Hello, and welcome to sprint five part two. We now have a rough implementation of our backend application. Let's fire it up and kick the tires. The way that we're going to run this code in production is by using setup tools to create a distribution, which will also include an entry point for calling our main function. We're going to create a file called setup.PI inside of our root application directory. And I'll paste in this as a starting point. This calls the setup function and passes in all of these keyword arguments. Noteworthy arguments are this packages section here, which indicates the packages included in our distribution. There's entry points, which allows us to create an executable entry point that runs the specified function. In this case, we'll be able to call ingestion D on the command line and have it run our main method. We can specify any dependencies using install requires, and we can specify additional dependencies using extras requires. We can run our setup by calling PIP install using this square brace syntax here, we can specify the extras as well. After this completes, we're going to be able to run our backend code by using this entry point. And we get this unexpected error. Okay, well, I didn't expect this. It does mean that the setup has worked and we now have our entry point, let's debug this. The problem is with the models and it seems that we can't have a class use itself as a type hint, at least not in the way I've defined it. So we're just going to remove this, type hints should solve problems for us, not make them. So let's get rid of it. Running this again, we get a new error. This is great because things are actually working. However, we're trying to create a database client and we don't have a service account. So we can disable persistence using our no persist flag. And that way it won't try and create that client. So we run it again and we get another error. I expected the last error, but I did not expect this one. So let's debug this. It appears that we have a problem when we're trying to start the saver process, let's interrupt this process so we can stop it. The error happened in the start processes function. So let's add a break point and we're going to use the builtin breakpoint method for that. We'll run the code. And we know the first break point is the worker process. We know because we start the input processes first and the output second, each one only has one process. So it's pretty easy to reason here, so we can continue to the next break point by typing C. Typing L is going to list off the code around the break point. And we can see that it's about to call start. So our saver process was instantiated just fine. However, when we call start, it seems to be raising an exception let's type interact so that we can jump into a interactive Python shell. And let's just see what the representation of P is by using its repr. And we get an error. I see behind the scenes P is attempting to print the representation by calling the Dunder repr method. It's complaining that it doesn't have a underscore closed attribute. Something's off with our saver. Let's check it out, specifically let's compare it to our worker, which is being started. I see, I forgot to call Dunder in it, so let's fix that. Okay, cool, so now let's run this again and we still have the break point set. I'll just click C to continue and again, awesome. Underwhelming, yes. However, this is up and running without error, okay. I want to stop this and let's better understand how this works by actually adding something to our input queue, for now I'm only going to add a string. This will be put onto the input queue and our worker process should get it, process it and put it onto our output queue, okay. Let's add some logging to print out the message before it gets processed so that we can see what that looks like. Notice in the logs, we can see that the text we entered is reflected back. Let's stop this and log from the saver process. And running it again, we can see the dictionary that we're returning from the data processors process method. So what have we done? We've enqueued a message, processed it and then passed the processed results to our fake persistence method. This means that data is actually flowing through the system. However, the front end is going to enqueue posts and not strings. Let's finish implementing our data processor. Here's our current version and here's our updated version. This method here, process message, accepts a post, and it's going to return a process to post. Pedantic models can be initialized using keyword arguments that match the property names. By default, pedantic is going to ignore any keywords that are passed in that don't exist on the model. This is just a generic way to take any common properties from post such as publication and any of the keys in the process dictionary that match, in this case just entities. And then with these double asterisks, we can expand the dictionary into keyword arguments. We need our worker process to use the process message method. That's tough to say, so let's change that. And if we run this code again, it's going to raise an error because we're still enqueuing a string. So let's just see it happen. And we get an error. So let's import our post model and we're going to wrap this string in a post. The string here is going to be our content and for the publication, we'll just say me. Now, running this, we can see that the error is gone, which means our worker process is now expecting messages from the input queue to be of type post. Now, when we pass the post message to our data processor via the process message, we get a processed post object back. When I first started testing out this application, I had the worker process, the post, and then it added a process to post to the output queue. Then the saver process saved all of the entities. Now it worked well enough. However, each post could have dozens of entities. Often they were the same core set of entities. So I was making a lot of network calls just to keep updating the same records over and over. Fire store charges for reads and writes. Now, I wasn't going to break the bank by leaving it this way. However, I did find it wasteful for this use case. My solution for this was to have the worker aggregate and cache, all of our processed posts for each publication. So let's check out that code now. I'm going to replace this existing worker with a modified version. Okay, so in our constructor, we're setting up the properties for cache size and cache count. The size here refers to the number of messages that we process for a given worker before we flush the cache. This call here to reset cache is responsible for initializing our cache. Our cache is just a default dictionary with its default type set to process to post. The cache method accepts a processed post, and then it's going to add it into its cache. Now this highlights the value of the default dictionary. If this was a normal dictionary, we'd have to first check to see if this key has a value before we attempt to add to it. Our dictionary is key value here is just a normalized publication name and the value is going to be a process to post. We're using the plus equals operator here to add them together. To do that, we actually have to modify our model, which we're going to do shortly. Let's keep going through this. After caching the data, we increment the count by one and we return the cache size. Inside the processing loop, notice we're caching and checking to see if we need to flush the cache. And right before we leave our process, we call flush one more time just to catch any remaining data that hasn't been flushed yet. Okay, let's finish the process to post implementation that we started in a previous sprint. So here's our before and here's our after. Notice this Dunder add method, it increments the article count by one. It overwrites the publication and it emerges the entities. The reason for overriding the publication here is so that when the default dictionary creates a new processed post value, we can use this to set that initial value. When our worker flushes its cache, the processed post transform for database method is called. The database structure is going to be roughly this. There's a collection called publications, which will have a document for each publication. Each publication document has a collection called Ents, which is short for entities, and it stores a document for each entity. The ID of the entity is hashed using Python's Hash Method. And the document that we store contains properties for word and count. Also each publications document stores an article count. So this will allow us to track how many articles we've processed for a given publication, as well as either entities. This internal method here is going to yield some tuples and the public version is going to return a list of those tuples. These tuples are handed directly to the persist function as positional arguments. The flush cache method takes the values from the cache. It calls transformed for database and incused the results with the Q rappers put many method. Let's see the implemented persist method alongside this transform so that this will make a bit better sense. This is how persist currently looks. And if I paste in the new version, we can see this final implementation. Notice the return structure of this transform. The tuple value is aligned with the persist functions, arguments starting after client. So we pass this function to database client, we pass it a publication name collection, name document ID, and a dictionary. If the collection or document ID are none, then this is an article count for a publication. So we save that by calling increment publication, which we'll use fire store's increment class to update the count. If it's an entity, we do roughly the same thing. We increment the count and save by calling set and passing in merge to ensure that we're updating rather than overriding. Okay, let's close out of some of this. And I just noticed we have an indentation problem here. So I'm going to fix that. Okay, let's run the app again, to see the caching behavior. Before doing that, I want to change the loggers level to debug. And now let's add two posts to our input queue. And by running this with a cache size of two, we can see that the logs tell us that the queue has been flushed, which only happens if we've hit our cache size. All right, this has been a rather feature intense sprint. The backend is the combination of all of these different components that we've created so far. With this backend up and running, we now have a mechanism for creating our input and output queues. We can also create the corresponding input and output processes. Also by using setup tools, we were able to create an entry point that allows us to run the back end's main method on the command line. In our next sprint, we're going to focus on creating the frontend so that we can enqueue data over HTTP. So whenever you're ready to keep building, I will see you in the next sprint.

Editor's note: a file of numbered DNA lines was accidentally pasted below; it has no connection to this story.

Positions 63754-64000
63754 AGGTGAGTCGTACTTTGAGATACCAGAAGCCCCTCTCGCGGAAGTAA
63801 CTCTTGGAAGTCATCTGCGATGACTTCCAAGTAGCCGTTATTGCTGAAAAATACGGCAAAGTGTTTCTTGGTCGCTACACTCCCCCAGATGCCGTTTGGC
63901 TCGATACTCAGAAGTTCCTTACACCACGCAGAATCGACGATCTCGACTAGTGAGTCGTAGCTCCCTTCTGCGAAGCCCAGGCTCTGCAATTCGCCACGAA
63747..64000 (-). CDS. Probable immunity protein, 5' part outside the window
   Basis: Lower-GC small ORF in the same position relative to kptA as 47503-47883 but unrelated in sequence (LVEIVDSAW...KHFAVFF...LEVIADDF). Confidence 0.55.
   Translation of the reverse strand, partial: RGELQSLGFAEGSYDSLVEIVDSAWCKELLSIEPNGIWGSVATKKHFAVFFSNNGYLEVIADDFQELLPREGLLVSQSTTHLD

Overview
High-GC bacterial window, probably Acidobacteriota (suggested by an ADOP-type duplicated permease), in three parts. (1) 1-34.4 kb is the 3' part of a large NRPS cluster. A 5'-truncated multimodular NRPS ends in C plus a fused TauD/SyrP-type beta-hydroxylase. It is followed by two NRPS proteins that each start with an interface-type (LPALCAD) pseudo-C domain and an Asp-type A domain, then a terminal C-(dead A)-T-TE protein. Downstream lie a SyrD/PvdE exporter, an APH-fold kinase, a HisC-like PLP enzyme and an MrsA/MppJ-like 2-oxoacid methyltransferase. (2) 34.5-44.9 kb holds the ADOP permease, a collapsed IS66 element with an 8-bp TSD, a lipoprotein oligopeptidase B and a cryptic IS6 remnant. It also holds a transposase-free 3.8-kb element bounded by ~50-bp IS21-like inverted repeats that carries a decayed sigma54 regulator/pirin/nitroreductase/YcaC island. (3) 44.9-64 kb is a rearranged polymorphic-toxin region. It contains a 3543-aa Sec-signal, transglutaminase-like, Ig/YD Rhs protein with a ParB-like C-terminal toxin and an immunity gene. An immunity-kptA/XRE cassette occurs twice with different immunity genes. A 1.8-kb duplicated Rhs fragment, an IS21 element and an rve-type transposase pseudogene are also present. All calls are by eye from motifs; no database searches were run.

Ben Lambert is a software engineer and was previously the lead author for DevOps and Microsoft Azure training content at Cloud Academy. His courses and learning paths covered Cloud Ecosystem technologies such as DC/OS, configuration management tools, and containers. As a software engineer, Ben’s experience includes building highly available web and mobile apps. When he’s not building software, he’s hiking, camping, or creating video games.